Michigan State Senate District 10

From Ballotpedia
Jump to: navigation, search
Michigan State Senate District 10
Current incumbentTory Rocca Republican Party
Population278,551
Gender52.1% Female, 47.9% Male
Race83.8% White, 9.0% Black, 4.1% Asian, 2.3% Two or More Races, 0.5% Other, 0.3% Native American
Ethnicity97.9% Non-Hispanic, 2.1% Hispanic
Next electionNovember 4, 2014
Michigan's tenth state senate district is held by Republican Senator Tory Rocca.

As of the 2010 census, a total of 278,551 civilians reside within Michigan's tenth state senate district.[1] Michigan state senators represent an average of 260,096 residents.[2] After the 2000 Census, each member represented 261,538 residents.[3]

About the office

Members of the Michigan State Senate serve four-year terms with term limits.[4] Senators are elected at the same time as the governor and serve four-year terms concurrent with the governor's term of office. Senate elections are offset by two years from U.S. Presidential elections (e.g., Presidential elections were in 2000 and 2004, senate elections were in 2002 and 2006). Michigan legislators assume office the at noon on first day of January.

Qualifications

Section 7 of Article 4 of the Michigan Constitution states, "Each senator and representative must be a citizen of the United States, at least 21 years of age, and an elector of the district he represents. The removal of his domicile from the district shall be deemed a vacation of the office. No person who has been convicted of subversion or who has within the preceding 20 years been convicted of a felony involving a breach of public trust shall be eligible for either house of the legislature."

Salaries

See also: Comparison of state legislative salaries

As of 2013, members of the Michigan Legislature are paid $71,685/year. Legislators can use up to $10,800/year for expenses.[5]

Term limits

See also: State legislatures with term limits

The Michigan legislature is one of 15 state legislatures with term limits. Voters enacted the Michigan Term Limits Act in 1992. That initiative said that Michigan senators are subject to term limits of no more than two four-year terms, or a total of eight years. Senators who have not served more than half of someone else's Senate term are eligible for two full terms (i.e. - eight years). Michigan legislators assume office the at noon on first day of January.[4]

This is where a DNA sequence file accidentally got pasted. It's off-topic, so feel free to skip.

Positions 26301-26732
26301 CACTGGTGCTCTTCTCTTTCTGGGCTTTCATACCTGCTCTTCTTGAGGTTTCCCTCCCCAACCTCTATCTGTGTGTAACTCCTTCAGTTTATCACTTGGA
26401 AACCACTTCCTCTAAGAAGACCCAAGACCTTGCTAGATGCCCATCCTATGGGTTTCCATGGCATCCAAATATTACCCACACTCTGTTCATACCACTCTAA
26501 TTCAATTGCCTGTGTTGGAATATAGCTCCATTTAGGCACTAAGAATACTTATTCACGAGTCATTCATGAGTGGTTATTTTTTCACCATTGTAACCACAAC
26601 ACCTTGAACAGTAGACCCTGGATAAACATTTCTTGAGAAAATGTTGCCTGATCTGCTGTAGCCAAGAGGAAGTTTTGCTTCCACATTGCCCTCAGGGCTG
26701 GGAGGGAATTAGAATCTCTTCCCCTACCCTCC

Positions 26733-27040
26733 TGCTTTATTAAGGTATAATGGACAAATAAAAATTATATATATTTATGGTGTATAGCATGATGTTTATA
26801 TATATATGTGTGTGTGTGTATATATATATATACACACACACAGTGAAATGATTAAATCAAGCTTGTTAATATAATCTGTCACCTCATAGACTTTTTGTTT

The first year that the term limits enacted in 1992 impacted the ability of incumbents to run for office was in 2002.

Vacancies

See also: How vacancies are filled in state legislatures

Whenever a vacancy occurs in the senate, it is up to the Governor to call for a special election. A special election must be held during the next scheduled general election.[6] If the vacancy happened after the statewide primary, leaders of the respective party organizations within the Senate district can submit a list of nominees to be voted on by party leadership. A vote must be held no later than 21 days after the vacancy.[7]

Elections

2010

See also: Michigan State Senate elections, 2010

Elections for the office of Michigan State Senate consisted of a primary election on August 3, 2010 and a general election on November 2, 2010. The signature-filing deadline for major party candidates wishing to run in this election was May 11, 2010. The deadline for independent candidates was July 15, 2010.[8] Tory Rocca (R) defeated Paul Gieleghem (D) in the general election. Rocca was unopposed in the Republican primary. Gieleghem defeated Carl Marlinga in the Democratic primary.[9][10]

Michigan State Senate, District 10, General Election, 2010
Party Candidate Vote % Votes
     Republican Green check mark transparent.pngTory Rocca 54.3% 44,486
     Democratic Paul Gieleghem 45.7% 37,369
Total Votes 81,855
Michigan State Senate, District 10 Democratic Primary, 2010
Candidate Vote % Votes
Green check mark transparent.pngPaul Gieleghem 50.6% 8,708
Carl Marlinga 49.4% 8,508
Total Votes 17,216

Campaign contributions

Since 2002, candidates for Michigan State Senate District 10 have raised a total of $1,208,184. Candidates who raised money in contributions earned $151,023 on average. All figures come from Follow the Money.

Campaign contributions, Michigan State Senate District 10
Year Amount Candidates Average
2010 $625,186 3 $208,395
2006 $164,849 1 $164,849
2002 $418,149 4 $104,537
Total $1,208,184 8 $151,023

See also

External links

References